Groundbreaking Assessment, Report Cards
DC Appleseed’s HIV/AIDS Project began when Washington, DC had the highest HIV infection rate in the country. After nearly 20 years of collaboration with the DC government and the Washington AIDS Partnership (WAP), we can finally look forward to ending this terrible epidemic in DC.
DC Appleseed first began its HIV Project in 2003 when a local consortium of funders known as the Washington AIDS Partnership proposed an assessment of the District government’s response to the HIV epidemic. The DC government, led by then-Mayor Anthony Williams, subsequently pledged its support of DC Appleseed and WAP’s analysis. Two years later, we issued a groundbreaking report that included an analysis of how DC government agencies were addressing the epidemic and recommendations for improving the government’s response in 2005.
The report was followed up with nine annual report cards, grading the District’s progress in handling the epidemic in particular areas that needed attention, from testing to housing. DC Appleseed’s report cards, which were released at public events where the Mayor and city officials were present, proved to be an effective way of motivating government agencies to improve their performance. We have also been a member of the DC Syringe Access Working Group, convened by the Washington AIDS Partnership to address policy challenges regarding syringe access and complementary services in the District of Columbia.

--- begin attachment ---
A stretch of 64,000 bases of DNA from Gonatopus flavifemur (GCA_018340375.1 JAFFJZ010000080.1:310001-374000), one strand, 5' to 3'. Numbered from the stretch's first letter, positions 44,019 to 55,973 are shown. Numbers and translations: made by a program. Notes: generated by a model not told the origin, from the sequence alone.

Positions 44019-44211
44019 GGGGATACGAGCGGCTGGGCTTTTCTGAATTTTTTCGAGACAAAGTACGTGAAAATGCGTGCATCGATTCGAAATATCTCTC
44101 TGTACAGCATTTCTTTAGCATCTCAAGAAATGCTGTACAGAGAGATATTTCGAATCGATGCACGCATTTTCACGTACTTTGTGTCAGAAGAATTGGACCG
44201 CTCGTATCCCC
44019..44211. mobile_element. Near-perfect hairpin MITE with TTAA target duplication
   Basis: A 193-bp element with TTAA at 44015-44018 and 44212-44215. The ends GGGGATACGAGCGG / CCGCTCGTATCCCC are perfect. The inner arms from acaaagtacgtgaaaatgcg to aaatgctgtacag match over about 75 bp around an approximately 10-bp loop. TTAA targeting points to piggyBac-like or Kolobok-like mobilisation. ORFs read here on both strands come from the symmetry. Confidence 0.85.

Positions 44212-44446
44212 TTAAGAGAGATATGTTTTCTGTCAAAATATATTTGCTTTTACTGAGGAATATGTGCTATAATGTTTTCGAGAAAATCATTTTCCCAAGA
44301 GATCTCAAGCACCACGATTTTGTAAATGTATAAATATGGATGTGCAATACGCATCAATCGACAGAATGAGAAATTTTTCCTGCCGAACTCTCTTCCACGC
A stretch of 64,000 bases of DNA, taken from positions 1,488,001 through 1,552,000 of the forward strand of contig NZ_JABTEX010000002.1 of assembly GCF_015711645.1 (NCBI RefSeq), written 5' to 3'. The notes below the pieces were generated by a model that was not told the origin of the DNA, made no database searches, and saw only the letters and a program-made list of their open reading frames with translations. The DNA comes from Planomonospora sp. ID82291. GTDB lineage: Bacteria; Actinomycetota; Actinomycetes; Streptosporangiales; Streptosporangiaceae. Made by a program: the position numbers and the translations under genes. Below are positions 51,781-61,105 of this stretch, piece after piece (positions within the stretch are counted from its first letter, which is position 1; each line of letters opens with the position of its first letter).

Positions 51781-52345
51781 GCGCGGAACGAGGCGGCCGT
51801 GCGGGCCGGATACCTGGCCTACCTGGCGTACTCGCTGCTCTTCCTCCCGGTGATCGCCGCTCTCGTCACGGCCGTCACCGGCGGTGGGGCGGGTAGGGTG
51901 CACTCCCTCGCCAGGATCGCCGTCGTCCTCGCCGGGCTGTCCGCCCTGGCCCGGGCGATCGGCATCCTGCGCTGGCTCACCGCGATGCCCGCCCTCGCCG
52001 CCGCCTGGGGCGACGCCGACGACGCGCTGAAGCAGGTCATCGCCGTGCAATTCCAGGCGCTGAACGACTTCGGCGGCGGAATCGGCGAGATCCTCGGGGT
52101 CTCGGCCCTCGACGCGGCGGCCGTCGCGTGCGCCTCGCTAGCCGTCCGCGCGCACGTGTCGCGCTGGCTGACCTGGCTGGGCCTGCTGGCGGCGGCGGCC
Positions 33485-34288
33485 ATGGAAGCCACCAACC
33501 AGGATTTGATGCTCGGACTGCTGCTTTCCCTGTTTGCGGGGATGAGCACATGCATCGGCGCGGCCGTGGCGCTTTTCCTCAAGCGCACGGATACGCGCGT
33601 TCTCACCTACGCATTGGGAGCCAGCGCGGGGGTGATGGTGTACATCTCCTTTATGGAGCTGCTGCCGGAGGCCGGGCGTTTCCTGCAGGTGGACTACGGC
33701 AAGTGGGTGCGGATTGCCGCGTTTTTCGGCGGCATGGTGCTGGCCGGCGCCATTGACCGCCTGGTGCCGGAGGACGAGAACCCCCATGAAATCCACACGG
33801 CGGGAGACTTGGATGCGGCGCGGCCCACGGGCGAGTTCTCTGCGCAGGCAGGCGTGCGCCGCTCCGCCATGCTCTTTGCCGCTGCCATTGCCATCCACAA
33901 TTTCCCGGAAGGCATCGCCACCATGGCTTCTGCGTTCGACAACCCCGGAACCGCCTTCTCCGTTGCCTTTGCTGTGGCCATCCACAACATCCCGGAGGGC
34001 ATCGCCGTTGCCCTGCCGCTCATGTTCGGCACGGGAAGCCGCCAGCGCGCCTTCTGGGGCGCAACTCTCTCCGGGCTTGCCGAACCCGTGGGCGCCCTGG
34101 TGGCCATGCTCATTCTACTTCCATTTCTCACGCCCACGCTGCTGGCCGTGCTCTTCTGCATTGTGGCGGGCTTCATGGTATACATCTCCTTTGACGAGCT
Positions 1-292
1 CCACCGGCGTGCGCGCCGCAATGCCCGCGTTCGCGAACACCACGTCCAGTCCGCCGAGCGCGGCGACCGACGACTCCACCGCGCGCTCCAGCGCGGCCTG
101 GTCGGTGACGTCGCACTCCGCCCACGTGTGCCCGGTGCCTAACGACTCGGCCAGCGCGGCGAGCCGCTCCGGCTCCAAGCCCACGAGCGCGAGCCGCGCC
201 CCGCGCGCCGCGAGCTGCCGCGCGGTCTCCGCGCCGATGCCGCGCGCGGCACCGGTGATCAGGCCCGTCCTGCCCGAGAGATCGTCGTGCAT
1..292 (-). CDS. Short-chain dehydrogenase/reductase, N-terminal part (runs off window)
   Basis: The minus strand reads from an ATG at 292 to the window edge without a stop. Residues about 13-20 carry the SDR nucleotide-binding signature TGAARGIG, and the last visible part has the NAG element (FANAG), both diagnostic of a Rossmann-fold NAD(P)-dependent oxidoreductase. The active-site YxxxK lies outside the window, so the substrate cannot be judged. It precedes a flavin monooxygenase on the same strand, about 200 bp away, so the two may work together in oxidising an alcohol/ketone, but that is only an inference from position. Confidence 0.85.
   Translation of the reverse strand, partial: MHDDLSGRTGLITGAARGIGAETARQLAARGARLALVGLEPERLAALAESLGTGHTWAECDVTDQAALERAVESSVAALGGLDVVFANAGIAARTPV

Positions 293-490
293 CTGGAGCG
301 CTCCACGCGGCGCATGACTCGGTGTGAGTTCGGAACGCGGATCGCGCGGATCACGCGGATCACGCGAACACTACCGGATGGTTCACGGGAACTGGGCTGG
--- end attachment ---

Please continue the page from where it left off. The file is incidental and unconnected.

The District has come a long way since 2005, and so have medicine and science. We now have the tools to “end the epidemic” by preventing new infections and ensuring people living with HIV have access to treatment and care. In 2016, we partnered with the Department of Health and Mayor Muriel Bowser to issue a strategic plan to end the HIV epidemic in the District by 2020. In 2019, when it became clear that the District was not on track to meet the plan’s goals, DC Appleseed provided an analysis to determine how the DC government could accelerate its progress in fighting AIDS. Our analysis led to several recommendations which the District government has adopted. They include addressing social and economic conditions that affect access to care, increasing access to Pre-Exposure Prophylaxis or PrEP, and providing greater outreach to at-risk populations, particularly those not traditionally connected to DC Health providers or community-based organizations.
Development of Plan To End Epidemic
We also worked with Mayor Bowser, the DC Department of Health and the Washington AIDS Partnership on the development of a new DC Ends HIV plan. Our new plan has ambitious goals for 2030: 95% of DC residents infected with HIV will know their status, 95% of those diagnosed will be in treatment, 95% of those in treatment will reach viral load suppression, and there will be fewer than 130 new diagnoses per year. HIV/AIDS has been a formidable challenge for our city for nearly 40 years, but we can finally look forward to the end of this epidemic.
2030--Target Date for Ending HIV/AIDS Epidemic in DC
As shared in the Washington Post on 01/03/2024, DC has much progress to make. Click to see our mention here:
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The AIDS Quilt is a memorial to and celebration
of the lives of people lost to AIDS.